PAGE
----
Gentoo Linux nVidia Guide
1. Configuring your Card
Installing the Appropriate Drivers
The nVidia drivers include kernel modules that must integrate in your current
kernel. To accomplish this, your kernel must support the loading of kernel
modules. If you used genkernel to configure the kernel for you then
you're all set. If not, double check your kernel configuration so that this
support is enabled:
Code Listing 1.1: Enabling the Loading of Kernel Modules
Loadable module support --->
[*] Enable loadable module support
You also need to enable Memory Type Range Register in your kernel:
Code Listing 1.2: Enabling MTRR
Processor and Features --->
[*] MTRR (Memory Type Range Register) support
nVidia's modules and libraries are combined in two packages: nvidia-glx
and nvidia-kernel. The former are the X11 GLX libraries while the latter
are the kernel modules. Since nvidia-glx depends on nvidia-kernel,
installing nvidia-glx is sufficient:
Code Listing 1.3: Installing the nVidia modules
# emerge nvidia-glx
Once the installation has finished, run modprobe nvidia to load the
kernel module into memory.
Code Listing 1.4: Loading the kernel module
# modprobe nvidia
You probably want to have this done each time you boot your system, so edit
/etc/modules.autoload.d/kernel-2.6 (or kernel-2.4) and
add nvidia to it. Don't forget to run modules-update afterwards!
Code Listing 1.5: Running modules-update
Configuring the X Server
Once the appropriate drivers are installed you need to configure your X Server
(XFree86 or Xorg) to use the nvidia driver instead of the default
Open /etc/X11/XF86Config (or /etc/X11/xorg.conf) with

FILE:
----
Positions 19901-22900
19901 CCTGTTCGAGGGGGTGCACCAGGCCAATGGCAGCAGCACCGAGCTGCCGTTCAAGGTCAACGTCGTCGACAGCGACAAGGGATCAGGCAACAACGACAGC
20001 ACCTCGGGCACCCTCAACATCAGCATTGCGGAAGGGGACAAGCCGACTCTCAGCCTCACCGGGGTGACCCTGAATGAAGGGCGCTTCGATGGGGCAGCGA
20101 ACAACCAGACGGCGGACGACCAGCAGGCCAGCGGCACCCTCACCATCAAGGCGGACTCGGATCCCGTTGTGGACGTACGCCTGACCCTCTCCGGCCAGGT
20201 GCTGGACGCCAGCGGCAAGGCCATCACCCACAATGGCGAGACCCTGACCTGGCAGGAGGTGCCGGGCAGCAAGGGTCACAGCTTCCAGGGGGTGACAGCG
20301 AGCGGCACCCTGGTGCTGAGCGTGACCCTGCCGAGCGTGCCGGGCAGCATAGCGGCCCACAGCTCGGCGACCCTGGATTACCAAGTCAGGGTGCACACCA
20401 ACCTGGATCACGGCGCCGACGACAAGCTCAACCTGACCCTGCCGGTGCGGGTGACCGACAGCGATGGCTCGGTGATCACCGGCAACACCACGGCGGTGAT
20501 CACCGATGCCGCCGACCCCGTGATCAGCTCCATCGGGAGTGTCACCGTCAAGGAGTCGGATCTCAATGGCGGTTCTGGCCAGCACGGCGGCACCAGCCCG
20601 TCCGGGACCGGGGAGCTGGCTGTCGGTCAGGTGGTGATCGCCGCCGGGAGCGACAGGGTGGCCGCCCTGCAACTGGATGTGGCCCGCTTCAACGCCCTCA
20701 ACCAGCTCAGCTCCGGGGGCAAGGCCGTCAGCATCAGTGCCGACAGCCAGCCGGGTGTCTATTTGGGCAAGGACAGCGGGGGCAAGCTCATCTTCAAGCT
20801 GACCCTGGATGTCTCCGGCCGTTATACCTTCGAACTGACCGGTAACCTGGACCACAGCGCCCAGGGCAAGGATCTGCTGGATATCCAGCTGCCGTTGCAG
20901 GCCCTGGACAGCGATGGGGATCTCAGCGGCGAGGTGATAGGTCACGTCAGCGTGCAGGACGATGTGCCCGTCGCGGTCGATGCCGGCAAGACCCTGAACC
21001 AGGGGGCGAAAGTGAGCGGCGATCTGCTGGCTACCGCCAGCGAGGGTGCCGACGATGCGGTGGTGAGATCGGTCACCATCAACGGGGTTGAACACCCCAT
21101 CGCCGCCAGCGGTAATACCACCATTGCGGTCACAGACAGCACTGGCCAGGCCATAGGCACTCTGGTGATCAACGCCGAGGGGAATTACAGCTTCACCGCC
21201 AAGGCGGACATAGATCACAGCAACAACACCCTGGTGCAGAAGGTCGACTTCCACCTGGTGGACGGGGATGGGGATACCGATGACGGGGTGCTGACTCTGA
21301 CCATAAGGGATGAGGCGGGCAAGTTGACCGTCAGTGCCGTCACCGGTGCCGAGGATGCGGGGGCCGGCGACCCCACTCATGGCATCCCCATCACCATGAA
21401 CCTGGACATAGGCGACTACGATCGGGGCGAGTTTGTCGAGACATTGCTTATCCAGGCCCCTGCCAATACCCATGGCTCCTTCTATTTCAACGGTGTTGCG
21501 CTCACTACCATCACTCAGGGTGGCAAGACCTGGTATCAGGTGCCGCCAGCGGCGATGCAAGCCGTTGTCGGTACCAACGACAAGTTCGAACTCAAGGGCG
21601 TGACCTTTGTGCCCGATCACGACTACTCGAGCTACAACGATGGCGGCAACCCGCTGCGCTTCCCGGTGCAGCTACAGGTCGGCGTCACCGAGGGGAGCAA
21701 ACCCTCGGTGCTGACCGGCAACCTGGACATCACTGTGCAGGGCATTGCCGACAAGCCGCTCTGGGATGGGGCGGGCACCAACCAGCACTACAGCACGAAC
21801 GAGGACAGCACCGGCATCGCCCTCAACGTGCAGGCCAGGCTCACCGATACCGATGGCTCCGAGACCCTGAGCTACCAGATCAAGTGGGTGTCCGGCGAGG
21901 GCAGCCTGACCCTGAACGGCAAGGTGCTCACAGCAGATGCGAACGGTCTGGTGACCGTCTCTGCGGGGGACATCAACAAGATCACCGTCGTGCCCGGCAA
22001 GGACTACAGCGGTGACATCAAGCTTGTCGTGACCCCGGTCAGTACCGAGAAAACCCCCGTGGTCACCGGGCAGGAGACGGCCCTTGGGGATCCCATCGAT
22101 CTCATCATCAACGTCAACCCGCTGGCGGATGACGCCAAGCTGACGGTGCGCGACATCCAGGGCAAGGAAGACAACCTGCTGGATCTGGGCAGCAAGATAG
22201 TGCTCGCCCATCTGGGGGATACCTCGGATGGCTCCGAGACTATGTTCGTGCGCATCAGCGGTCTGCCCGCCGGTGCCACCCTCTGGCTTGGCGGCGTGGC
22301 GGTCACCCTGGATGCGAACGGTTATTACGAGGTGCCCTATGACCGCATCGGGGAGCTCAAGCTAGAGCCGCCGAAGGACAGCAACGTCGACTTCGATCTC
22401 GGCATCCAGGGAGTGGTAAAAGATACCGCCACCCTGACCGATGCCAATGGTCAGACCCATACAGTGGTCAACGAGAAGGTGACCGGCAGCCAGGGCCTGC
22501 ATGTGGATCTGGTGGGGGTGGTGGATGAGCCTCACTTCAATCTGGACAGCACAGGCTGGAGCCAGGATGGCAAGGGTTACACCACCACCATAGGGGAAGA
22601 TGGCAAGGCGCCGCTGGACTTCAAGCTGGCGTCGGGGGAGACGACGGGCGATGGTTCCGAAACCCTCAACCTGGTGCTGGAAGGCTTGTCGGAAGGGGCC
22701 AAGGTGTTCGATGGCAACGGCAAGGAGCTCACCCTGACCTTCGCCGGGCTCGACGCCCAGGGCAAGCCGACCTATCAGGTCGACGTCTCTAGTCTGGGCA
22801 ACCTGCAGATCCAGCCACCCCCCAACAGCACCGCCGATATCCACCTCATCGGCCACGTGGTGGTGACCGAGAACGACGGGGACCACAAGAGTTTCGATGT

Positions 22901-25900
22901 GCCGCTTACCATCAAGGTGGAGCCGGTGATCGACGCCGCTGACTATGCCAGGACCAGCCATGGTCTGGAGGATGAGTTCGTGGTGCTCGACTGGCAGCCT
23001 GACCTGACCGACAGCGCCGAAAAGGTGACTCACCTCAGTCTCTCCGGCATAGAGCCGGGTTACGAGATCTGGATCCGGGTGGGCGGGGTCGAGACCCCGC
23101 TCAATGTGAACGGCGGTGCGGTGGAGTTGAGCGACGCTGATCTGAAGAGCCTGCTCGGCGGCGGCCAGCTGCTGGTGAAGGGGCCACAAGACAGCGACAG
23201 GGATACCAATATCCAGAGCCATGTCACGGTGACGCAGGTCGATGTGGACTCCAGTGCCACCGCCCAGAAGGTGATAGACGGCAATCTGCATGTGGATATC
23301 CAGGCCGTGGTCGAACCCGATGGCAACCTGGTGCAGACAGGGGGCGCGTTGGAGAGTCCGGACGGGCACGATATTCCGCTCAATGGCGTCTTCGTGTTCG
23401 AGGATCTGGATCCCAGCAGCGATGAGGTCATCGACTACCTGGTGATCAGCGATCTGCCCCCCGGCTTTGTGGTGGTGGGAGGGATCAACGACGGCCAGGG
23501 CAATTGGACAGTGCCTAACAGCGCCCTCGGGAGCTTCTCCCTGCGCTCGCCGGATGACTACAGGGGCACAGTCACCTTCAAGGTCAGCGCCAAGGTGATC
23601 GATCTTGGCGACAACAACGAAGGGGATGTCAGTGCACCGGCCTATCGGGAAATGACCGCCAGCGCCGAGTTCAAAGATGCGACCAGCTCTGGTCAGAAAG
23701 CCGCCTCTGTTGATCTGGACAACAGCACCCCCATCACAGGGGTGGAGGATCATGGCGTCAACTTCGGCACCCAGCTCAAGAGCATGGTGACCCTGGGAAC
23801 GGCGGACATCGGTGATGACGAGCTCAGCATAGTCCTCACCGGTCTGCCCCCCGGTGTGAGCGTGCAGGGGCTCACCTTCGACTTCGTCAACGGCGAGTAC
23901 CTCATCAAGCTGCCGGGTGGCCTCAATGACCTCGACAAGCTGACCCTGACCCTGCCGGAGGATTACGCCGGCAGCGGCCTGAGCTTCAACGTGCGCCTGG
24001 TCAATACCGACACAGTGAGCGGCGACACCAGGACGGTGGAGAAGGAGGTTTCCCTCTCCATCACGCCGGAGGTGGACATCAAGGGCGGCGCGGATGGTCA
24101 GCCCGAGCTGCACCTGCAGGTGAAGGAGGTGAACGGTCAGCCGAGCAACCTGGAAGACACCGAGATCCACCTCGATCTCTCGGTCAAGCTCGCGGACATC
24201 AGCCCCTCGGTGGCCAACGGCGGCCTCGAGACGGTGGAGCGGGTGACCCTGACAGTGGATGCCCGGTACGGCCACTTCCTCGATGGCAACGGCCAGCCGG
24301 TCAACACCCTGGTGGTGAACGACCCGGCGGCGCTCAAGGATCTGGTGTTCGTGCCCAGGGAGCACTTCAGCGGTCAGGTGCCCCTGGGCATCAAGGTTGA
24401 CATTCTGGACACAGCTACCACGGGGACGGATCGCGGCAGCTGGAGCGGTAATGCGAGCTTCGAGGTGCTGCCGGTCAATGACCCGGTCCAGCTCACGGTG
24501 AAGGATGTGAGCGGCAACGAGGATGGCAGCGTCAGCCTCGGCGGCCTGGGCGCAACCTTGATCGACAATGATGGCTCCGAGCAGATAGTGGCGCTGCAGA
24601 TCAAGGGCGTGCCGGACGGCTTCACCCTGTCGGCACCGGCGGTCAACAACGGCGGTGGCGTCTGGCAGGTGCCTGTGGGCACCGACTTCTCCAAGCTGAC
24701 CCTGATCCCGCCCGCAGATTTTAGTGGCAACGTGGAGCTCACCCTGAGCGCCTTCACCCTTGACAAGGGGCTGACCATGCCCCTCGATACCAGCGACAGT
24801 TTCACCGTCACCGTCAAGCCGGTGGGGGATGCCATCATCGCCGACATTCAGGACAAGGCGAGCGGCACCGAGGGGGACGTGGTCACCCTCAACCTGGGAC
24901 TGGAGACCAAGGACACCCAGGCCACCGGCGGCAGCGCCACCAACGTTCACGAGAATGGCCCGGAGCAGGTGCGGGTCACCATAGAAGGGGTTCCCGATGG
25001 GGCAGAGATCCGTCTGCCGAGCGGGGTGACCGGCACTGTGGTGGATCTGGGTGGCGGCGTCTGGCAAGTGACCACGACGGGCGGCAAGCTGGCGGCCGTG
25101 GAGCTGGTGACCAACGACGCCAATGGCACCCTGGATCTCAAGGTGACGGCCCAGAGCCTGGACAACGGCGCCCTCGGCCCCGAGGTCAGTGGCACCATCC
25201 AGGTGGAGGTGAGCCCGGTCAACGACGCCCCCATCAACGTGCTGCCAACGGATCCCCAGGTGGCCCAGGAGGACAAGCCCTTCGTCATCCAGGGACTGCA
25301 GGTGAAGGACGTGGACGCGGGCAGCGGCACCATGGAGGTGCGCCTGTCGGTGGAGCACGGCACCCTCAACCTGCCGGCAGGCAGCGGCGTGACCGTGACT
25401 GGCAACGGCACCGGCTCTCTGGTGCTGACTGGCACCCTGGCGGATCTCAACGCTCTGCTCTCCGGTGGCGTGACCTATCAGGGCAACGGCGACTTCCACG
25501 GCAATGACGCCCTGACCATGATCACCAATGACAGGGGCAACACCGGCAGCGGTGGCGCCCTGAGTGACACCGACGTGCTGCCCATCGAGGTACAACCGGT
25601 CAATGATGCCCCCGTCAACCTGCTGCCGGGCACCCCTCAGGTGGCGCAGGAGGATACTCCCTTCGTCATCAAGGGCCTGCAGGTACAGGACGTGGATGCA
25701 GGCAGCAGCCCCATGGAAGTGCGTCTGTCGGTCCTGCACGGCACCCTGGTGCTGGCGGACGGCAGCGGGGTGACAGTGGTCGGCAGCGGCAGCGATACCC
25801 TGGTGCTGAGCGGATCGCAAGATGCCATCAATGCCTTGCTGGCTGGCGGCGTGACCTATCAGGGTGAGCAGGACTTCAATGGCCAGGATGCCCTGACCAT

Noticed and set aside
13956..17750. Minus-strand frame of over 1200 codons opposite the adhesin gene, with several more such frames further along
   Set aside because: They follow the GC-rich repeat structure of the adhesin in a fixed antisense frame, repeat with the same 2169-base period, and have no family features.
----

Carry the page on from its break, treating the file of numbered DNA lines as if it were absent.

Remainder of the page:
your favorite editor (such as nano or vim) and go to the
Device section. In that section, change the Driver line:
Code Listing 1.6: Changing nv to nvidia in the X Server configuration
Identifier "nVidia Inc. GeForce2"
Then go to the Module section and make sure the glx module gets
loaded while the dri module doesn't:
Code Listing 1.7: Updating the Module section
# Load "dri"
Run opengl-update so that the X Server uses the nVidia GLX libraries:
Code Listing 1.8: Running opengl-update
# opengl-update nvidia
Testing your Card
To test your nVidia card, fire up X and run the glxinfo | grep direct
command. It should say that direct rendering is activated:
Code Listing 1.9: Checking the direct rendering status
$ glxinfo | grep direct
direct rendering: Yes
To monitor your FPS, run glxgears.
Getting 2D to work on machines with 4Gb or more memory
If you are having troubles with the nVidia 2D acceleration it is likely that you
are unable to set up a write-combining range with MTRR. To verify, check the
contents of /proc/mtrr:
Code Listing 2.1: Checking if you have write-combining enabled
# cat /proc/mtrr
Every line should contain "write-back" or "write-combining". If you see a line
with "uncachable" in it you will need to change a BIOS setting to fix this.
Reboot and enter the BIOS, then find the MTRR settings (probably under "CPU
Settings"). Change the setting from "continuous" to "discrete" and boot back
into Linux. You will now find out that there is no "uncachable" entry anymore
and 2D acceleration now works without any glitches.
I receive warnings about unsupported 4K stack sizes
nvidia-kernel packages older than 1.0.6106 only support kernels using
an 8K stack size. More recent kernels (2.6.6 and higher) have support for 4K
stack size's as well. Do not select 4K stack size in your kernel
configuration if you are using such an nvidia-kernelpackage. You can
find this option in the section Kernel Hacking.
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